The nutrient soup and, just

Like that, you have a new
Animal.  We often make more
Than one, just in case
A bad connection creeps in.

If all goes well, we offer
The other to the customer
At reduced price.  Otherwise,

It is an operating expense write-off.
People are so pleased
That usually they want the seconds.
We disassemble afterwards
The code, so each client
Can be assured that his or her animal
Is totally unique.  In some cases

A customer has actually married
The beta-tested animal, our efforts having
Constructed the perfect synthetic
Mate.  Dream well, and we

Will make your dreams come
True.  And our guarantee
Is always in effect: if ever
Your animal performs to less than
Stated specifications, bring it back.

It will be returned to the soup,
And we will construct another, free.

~Ken Poyner~



Black Bear Soup

“The mind is not a machine,” Oma said. “The body
not a repository—or   a factory,   even though your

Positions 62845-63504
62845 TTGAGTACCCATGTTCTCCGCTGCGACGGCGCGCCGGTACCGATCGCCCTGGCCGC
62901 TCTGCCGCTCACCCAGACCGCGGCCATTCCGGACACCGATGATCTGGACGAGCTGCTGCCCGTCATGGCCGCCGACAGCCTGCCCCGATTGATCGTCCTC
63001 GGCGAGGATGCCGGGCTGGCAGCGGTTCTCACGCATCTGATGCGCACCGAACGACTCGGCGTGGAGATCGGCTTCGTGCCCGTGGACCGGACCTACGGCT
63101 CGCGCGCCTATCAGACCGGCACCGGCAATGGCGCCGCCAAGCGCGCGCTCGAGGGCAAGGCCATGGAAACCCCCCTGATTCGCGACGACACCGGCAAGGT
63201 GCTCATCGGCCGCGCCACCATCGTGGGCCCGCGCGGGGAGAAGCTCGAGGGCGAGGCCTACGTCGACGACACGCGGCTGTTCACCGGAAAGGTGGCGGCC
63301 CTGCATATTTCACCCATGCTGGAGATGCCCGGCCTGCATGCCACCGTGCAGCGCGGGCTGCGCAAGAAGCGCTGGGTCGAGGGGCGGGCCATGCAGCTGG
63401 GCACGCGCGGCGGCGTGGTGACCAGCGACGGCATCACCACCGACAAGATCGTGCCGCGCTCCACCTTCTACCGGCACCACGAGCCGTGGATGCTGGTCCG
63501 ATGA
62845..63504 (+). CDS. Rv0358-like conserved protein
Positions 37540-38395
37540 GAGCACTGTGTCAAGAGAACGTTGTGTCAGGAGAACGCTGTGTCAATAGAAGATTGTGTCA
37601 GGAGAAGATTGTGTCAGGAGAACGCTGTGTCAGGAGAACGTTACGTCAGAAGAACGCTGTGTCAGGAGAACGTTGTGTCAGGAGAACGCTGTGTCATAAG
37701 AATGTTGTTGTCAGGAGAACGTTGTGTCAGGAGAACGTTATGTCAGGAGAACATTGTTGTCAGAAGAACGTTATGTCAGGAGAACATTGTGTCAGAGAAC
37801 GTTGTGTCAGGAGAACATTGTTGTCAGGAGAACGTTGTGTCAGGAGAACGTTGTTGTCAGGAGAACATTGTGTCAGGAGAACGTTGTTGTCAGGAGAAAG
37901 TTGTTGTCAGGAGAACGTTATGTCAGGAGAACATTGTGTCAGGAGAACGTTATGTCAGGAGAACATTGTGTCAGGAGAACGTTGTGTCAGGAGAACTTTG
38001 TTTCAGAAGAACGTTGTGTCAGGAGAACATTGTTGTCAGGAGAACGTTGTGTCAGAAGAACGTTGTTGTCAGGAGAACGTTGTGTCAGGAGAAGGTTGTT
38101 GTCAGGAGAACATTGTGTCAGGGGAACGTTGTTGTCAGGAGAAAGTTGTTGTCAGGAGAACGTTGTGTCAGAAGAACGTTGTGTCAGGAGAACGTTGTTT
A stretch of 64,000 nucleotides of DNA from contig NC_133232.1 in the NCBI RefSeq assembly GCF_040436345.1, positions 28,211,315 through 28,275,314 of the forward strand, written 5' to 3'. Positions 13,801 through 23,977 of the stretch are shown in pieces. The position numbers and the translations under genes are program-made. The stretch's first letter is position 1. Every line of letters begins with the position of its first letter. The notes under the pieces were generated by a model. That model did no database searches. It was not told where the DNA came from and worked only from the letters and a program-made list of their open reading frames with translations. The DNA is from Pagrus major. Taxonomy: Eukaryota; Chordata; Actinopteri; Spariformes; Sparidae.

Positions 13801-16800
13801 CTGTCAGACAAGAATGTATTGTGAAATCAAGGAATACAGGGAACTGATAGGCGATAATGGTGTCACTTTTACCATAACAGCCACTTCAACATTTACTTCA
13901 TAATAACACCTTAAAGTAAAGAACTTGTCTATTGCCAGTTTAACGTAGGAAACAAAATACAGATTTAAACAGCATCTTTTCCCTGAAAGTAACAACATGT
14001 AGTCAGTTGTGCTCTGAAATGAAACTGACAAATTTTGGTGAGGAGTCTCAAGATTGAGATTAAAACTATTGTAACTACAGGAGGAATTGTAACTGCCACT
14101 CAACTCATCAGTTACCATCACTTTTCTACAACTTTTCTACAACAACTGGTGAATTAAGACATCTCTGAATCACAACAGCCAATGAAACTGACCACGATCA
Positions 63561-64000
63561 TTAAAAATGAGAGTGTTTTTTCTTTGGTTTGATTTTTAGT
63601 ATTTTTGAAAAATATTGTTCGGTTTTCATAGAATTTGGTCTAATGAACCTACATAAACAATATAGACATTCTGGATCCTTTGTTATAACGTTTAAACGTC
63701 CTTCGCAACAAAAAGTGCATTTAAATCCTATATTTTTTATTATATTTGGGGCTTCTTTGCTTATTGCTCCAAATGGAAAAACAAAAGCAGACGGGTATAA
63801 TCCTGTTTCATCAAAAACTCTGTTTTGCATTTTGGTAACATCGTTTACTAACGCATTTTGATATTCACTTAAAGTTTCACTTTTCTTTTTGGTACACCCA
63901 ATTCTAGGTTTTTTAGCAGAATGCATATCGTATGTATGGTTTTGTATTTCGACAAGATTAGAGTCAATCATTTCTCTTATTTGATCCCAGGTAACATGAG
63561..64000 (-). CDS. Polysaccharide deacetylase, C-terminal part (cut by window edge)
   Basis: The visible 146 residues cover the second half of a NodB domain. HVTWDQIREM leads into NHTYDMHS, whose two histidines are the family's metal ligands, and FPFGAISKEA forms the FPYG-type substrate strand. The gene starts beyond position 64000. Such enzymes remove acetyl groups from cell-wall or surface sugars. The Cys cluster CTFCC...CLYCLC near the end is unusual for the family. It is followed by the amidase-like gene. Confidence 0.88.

grandfather smoked like seven smokestacks.”

I didn’t remember him, just the fables, the praise and
his  hair  the  color  of  straw—oh,   and one   strange
quirk; he  loved mosquitoes  and all their bother, and
the  smoke  that  gathered  in  his own Siberian wood.
And from somewhere  I know he liked to eat what he
could  forage  and scrounge.“And what else,” said he,
they said, “but to end it all deep in black bear soup.”

 ~Marc Vincenz~



Fearless Rain

Torpor trapped beneath fish scales.
Flash fried, freeze dried, essential.

Find a flagon and pour yourself one,
So said the butcher to the undertaker, and then:

“Feed yourself!” Imagine the end of a rift
Where the upwardly mobile reside

In the middle of a cloud of expectations.
Oh to be spoken to vicariously, no favors done;

Oh no, God no, a dazzle gives us no undue fish.
No one finds favors, you trigger-happy folk.

Yes, we are undone, we are another condition.

As the fire dances and that thin mist
Lazes, we rest on our morning laurels.

~Marc Vincenz~



Jaywalking on Joy

                        for John Wieners

    It was one of the happiest times in my life. Without knowing